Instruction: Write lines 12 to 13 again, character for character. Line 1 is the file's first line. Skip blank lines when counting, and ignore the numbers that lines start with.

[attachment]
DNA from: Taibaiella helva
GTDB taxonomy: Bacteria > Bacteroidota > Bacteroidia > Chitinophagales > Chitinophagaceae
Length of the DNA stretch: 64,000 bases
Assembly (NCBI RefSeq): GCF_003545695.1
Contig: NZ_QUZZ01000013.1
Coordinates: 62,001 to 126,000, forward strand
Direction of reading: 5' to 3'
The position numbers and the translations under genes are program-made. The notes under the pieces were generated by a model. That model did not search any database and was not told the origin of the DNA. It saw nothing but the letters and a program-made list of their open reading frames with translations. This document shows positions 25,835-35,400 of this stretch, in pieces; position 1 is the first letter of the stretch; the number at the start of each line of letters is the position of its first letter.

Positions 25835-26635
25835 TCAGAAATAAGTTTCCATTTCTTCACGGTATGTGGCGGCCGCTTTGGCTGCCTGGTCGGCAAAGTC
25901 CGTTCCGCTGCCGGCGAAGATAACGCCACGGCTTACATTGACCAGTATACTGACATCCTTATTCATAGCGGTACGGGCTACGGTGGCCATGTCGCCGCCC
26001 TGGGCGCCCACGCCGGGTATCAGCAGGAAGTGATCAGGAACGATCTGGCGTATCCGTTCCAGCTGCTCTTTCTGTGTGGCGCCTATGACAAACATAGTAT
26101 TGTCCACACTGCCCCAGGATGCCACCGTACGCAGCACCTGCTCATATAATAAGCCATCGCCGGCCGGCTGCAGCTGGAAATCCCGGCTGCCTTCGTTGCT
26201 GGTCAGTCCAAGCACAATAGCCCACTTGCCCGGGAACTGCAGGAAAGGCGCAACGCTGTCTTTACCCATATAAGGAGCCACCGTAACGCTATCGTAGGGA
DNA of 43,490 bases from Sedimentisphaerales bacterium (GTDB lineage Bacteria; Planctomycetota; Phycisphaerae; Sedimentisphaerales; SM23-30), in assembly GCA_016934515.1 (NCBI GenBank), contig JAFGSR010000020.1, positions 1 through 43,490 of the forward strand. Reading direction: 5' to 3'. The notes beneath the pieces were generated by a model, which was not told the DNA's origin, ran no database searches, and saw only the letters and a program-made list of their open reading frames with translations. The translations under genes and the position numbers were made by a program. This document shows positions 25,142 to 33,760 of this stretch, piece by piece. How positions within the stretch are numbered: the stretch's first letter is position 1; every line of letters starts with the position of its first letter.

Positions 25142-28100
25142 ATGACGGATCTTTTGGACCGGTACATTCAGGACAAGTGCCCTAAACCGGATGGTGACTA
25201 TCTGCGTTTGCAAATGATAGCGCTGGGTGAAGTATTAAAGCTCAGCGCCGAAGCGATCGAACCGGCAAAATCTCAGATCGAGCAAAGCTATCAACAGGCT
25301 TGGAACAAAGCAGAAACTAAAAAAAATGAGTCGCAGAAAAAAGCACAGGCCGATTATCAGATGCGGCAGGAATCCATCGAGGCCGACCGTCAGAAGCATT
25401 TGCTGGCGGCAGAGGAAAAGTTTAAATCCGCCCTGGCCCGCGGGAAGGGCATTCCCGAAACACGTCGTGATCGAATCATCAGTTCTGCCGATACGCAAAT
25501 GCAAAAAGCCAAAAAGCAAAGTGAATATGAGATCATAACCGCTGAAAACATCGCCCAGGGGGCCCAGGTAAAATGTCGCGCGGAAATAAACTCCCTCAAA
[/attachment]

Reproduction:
26001 TGGGCGCCCACGCCGGGTATCAGCAGGAAGTGATCAGGAACGATCTGGCGTATCCGTTCCAGCTGCTCTTTCTGTGTGGCGCCTATGACAAACATAGTAT
26101 TGTCCACACTGCCCCAGGATGCCACCGTACGCAGCACCTGCTCATATAATAAGCCATCGCCGGCCGGCTGCAGCTGGAAATCCCGGCTGCCTTCGTTGCT